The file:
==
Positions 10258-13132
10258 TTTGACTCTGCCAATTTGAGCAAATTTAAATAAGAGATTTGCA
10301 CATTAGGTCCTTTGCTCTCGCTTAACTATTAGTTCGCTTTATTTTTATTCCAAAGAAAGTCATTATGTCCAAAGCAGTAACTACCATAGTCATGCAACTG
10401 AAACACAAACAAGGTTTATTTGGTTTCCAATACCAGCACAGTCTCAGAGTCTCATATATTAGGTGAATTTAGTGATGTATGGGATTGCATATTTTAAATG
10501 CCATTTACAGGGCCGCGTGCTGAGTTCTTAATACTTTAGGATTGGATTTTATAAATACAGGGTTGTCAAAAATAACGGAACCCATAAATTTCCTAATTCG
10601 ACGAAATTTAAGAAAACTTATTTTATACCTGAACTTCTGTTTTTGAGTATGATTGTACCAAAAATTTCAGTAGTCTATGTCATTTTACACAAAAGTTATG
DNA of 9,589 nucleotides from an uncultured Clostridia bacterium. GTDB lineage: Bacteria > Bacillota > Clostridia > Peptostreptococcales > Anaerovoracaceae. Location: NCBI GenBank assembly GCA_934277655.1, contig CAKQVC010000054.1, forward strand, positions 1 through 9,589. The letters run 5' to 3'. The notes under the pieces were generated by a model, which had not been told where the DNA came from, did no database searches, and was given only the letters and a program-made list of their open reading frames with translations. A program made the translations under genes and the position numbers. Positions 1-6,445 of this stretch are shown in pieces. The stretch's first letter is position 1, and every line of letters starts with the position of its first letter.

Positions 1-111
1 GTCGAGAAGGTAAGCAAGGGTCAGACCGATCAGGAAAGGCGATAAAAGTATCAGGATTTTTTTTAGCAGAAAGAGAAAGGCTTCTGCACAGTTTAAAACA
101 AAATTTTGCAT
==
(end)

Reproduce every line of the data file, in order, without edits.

Positions 10258-13132
10258 TTTGACTCTGCCAATTTGAGCAAATTTAAATAAGAGATTTGCA
10301 CATTAGGTCCTTTGCTCTCGCTTAACTATTAGTTCGCTTTATTTTTATTCCAAAGAAAGTCATTATGTCCAAAGCAGTAACTACCATAGTCATGCAACTG
10401 AAACACAAACAAGGTTTATTTGGTTTCCAATACCAGCACAGTCTCAGAGTCTCATATATTAGGTGAATTTAGTGATGTATGGGATTGCATATTTTAAATG
10501 CCATTTACAGGGCCGCGTGCTGAGTTCTTAATACTTTAGGATTGGATTTTATAAATACAGGGTTGTCAAAAATAACGGAACCCATAAATTTCCTAATTCG
10601 ACGAAATTTAAGAAAACTTATTTTATACCTGAACTTCTGTTTTTGAGTATGATTGTACCAAAAATTTCAGTAGTCTATGTCATTTTACACAAAAGTTATG
DNA of 9,589 nucleotides from an uncultured Clostridia bacterium. GTDB lineage: Bacteria > Bacillota > Clostridia > Peptostreptococcales > Anaerovoracaceae. Location: NCBI GenBank assembly GCA_934277655.1, contig CAKQVC010000054.1, forward strand, positions 1 through 9,589. The letters run 5' to 3'. The notes under the pieces were generated by a model, which had not been told where the DNA came from, did no database searches, and was given only the letters and a program-made list of their open reading frames with translations. A program made the translations under genes and the position numbers. Positions 1-6,445 of this stretch are shown in pieces. The stretch's first letter is position 1, and every line of letters starts with the position of its first letter.

Positions 1-111
1 GTCGAGAAGGTAAGCAAGGGTCAGACCGATCAGGAAAGGCGATAAAAGTATCAGGATTTTTTTTAGCAGAAAGAGAAAGGCTTCTGCACAGTTTAAAACA
101 AAATTTTGCAT